Cleaning   Household   Lifestyle   International   Corporate   Total
Company
Net sales       2014       $       1,776       $       1,709       $       936       $       1,170       $ -       $       5,591
    2013     1,783     1,693     929     1,218     -     5,623
    2012     1,692     1,676     901     1,199     -     5,468
 
Earnings (losses) from continuing                                        
       operations before income taxes   2014     428     326     258     76     (227 )   861
    2013     420     336     259     96     (258 )   853
    2012     381     298     265     119     (272 )   791
 
Income from equity investees   2014     -     -     -     13     -     13
    2013     -     -     -     12     -     12
    2012     -     -     -     11     -     11
 
Total assets   2014     887     745     869     1,190     567     4,258
    2013     905     799     878     1,202     527     4,311
 
Capital expenditures   2014     37     53     11     32     5     138
    2013     57     72     19     28     18     194
    2012     63     79     18     32     -     192
 
Depreciation and amortization   2014     49     67     19     28     17     180
    2013     52     69     19     28     14     182
    2012     45     73     18     25     17     178
 
Significant noncash charges included                                        
       in earnings (losses) from continuing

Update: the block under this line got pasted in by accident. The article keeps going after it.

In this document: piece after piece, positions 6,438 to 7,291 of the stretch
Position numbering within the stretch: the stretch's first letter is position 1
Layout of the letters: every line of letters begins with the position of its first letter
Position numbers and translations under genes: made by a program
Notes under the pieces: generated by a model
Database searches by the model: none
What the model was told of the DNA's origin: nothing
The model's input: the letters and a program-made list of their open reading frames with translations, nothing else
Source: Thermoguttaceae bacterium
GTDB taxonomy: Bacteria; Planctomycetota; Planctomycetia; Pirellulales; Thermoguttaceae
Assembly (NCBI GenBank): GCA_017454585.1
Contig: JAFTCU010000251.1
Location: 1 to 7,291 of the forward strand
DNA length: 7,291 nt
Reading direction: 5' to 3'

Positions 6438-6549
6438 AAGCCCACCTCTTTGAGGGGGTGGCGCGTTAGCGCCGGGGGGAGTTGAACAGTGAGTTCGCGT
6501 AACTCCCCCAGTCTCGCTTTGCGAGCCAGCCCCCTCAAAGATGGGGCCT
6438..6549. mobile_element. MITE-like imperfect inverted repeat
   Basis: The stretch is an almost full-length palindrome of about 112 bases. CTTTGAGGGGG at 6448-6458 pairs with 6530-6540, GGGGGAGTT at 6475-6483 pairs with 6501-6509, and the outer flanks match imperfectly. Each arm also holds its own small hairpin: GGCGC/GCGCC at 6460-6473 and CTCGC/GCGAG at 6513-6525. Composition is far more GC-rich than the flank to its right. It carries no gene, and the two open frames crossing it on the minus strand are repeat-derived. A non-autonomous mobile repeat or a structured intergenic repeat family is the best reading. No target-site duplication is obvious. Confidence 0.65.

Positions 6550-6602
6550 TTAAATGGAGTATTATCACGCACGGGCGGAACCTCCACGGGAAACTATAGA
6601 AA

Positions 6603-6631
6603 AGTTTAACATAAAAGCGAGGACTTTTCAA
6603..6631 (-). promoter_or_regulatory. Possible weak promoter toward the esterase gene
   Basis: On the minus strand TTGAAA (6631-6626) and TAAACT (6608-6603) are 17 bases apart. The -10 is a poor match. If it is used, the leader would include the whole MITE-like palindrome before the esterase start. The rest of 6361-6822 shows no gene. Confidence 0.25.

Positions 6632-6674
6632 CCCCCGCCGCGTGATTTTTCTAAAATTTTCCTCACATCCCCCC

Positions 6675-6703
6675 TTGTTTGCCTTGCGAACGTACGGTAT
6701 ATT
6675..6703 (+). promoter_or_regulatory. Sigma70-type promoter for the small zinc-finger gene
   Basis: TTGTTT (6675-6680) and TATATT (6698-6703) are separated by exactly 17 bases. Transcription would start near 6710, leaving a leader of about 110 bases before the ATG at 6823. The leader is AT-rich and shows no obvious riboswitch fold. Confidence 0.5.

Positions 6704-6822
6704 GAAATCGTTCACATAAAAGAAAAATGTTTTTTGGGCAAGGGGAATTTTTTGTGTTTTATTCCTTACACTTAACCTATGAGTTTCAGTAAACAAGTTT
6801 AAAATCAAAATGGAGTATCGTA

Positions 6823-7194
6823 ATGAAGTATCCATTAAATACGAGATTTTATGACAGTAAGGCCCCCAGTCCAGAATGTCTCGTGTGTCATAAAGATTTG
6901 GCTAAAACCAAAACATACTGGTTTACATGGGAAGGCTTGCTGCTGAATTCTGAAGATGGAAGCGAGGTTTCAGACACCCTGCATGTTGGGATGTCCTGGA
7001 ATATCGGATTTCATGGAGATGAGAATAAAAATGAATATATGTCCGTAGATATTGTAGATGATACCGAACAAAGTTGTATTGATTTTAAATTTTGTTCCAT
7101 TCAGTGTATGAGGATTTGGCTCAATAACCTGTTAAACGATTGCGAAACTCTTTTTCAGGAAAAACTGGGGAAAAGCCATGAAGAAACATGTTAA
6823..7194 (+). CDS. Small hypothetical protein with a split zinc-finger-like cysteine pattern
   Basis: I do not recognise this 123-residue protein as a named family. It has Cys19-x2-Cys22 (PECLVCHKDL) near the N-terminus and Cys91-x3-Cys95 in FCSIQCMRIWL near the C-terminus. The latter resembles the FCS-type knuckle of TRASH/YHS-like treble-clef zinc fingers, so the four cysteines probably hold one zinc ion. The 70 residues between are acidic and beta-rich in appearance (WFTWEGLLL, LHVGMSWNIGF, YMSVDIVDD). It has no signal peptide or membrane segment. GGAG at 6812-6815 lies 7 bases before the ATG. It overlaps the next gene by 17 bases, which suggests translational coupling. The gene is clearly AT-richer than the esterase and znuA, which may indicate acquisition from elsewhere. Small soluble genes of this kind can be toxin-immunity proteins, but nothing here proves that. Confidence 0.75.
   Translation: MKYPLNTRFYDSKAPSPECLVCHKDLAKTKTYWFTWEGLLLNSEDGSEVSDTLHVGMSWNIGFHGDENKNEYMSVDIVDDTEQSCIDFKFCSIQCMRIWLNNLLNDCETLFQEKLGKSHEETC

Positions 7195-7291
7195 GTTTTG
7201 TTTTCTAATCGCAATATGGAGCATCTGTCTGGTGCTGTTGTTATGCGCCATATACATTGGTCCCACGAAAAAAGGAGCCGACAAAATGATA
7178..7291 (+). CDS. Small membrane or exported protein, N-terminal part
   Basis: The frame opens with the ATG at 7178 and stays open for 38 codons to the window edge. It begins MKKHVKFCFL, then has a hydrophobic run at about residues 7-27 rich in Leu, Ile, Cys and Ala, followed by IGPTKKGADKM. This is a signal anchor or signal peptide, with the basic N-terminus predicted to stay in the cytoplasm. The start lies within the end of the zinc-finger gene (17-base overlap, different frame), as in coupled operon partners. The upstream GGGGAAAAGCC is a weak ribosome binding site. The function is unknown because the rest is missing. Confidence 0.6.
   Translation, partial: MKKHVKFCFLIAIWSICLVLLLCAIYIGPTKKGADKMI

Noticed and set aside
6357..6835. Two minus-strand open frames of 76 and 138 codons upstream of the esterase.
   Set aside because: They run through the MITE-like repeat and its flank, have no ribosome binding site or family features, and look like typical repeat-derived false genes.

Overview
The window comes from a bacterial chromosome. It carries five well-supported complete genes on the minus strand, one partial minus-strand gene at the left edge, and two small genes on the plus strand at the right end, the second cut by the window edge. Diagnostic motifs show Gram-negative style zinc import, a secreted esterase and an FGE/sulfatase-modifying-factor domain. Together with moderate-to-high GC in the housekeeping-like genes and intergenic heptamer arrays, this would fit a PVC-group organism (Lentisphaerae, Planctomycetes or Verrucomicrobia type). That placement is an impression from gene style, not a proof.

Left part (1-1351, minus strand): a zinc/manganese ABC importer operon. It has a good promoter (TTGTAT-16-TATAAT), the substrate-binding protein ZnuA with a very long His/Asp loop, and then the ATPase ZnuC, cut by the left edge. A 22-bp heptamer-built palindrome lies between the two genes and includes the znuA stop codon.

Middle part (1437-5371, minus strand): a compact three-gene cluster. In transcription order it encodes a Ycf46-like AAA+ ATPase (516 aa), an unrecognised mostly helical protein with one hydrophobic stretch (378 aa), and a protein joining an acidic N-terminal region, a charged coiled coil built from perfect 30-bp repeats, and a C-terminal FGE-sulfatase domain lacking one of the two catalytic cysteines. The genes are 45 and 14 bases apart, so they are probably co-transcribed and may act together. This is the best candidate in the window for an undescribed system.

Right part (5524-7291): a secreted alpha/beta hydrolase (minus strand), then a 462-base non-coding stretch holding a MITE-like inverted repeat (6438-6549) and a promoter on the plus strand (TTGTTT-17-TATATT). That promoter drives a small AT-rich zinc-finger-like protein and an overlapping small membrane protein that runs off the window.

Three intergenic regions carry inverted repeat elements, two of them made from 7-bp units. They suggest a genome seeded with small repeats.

operations before income taxes:                                        
              Share-based compensation   2014     11     9     5     1     10     36
    2013     10     9     5     1     10     35
    2012     13     12     6     1     (5 )   27

All intersegment sales are eliminated and are not included in the Company's reportable segments' net sales.

Net sales to the Company's largest customer, Walmart Stores, Inc. and its affiliates, were 26% of consolidated net sales for each of the fiscal years ended 2014, 2013 and 2012, and occurred in each of the Company's reportable segments. No other customers accounted for more than 10% of consolidated net sales in any of these fiscal years. During fiscal years 2014, 2013 and 2012, the Company's five largest customers accounted for 45%, 45% and 44% of its net sales, respectively.

The Company has three product lines that have accounted for 10% or more of consolidated net sales during each of the past three fiscal years. In fiscal years 2014, 2013 and 2012, sales of liquid bleach represented approximately 13%, 14% and 14% of the Company's consolidated net sales, respectively, approximately 26%, 26% and 26% of net sales in the Cleaning segment, respectively, and approximately 27%, 28% and 27% of net sales in the International segment, respectively. Sales of trash bags represented approximately 13% of the Company's consolidated net sales in each of the fiscal years 2014, 2013 and 2012, approximately 36%, 37% and 35% of net sales in the Household segment and approximately 8%, 10% and 10% of net sales in the International segment, respectively. Sales of charcoal represented approximately 11%, 10% and 11% of the Company's consolidated net sales and approximately 34%, 32% and 35% of net sales in the Household segment in fiscal years 2014, 2013 and 2012, respectively.

Net sales and property, plant and equipment, net, by geographic area as of and for the fiscal years ended June 30 were as follows:

    Fiscal
Year
  United
States
  Foreign   Total
Company
Net sales       2014       $       4,466       $       1,125       $       5,591
    2013     4,448     1,175     5,623
    2012     4,316     1,152     5,468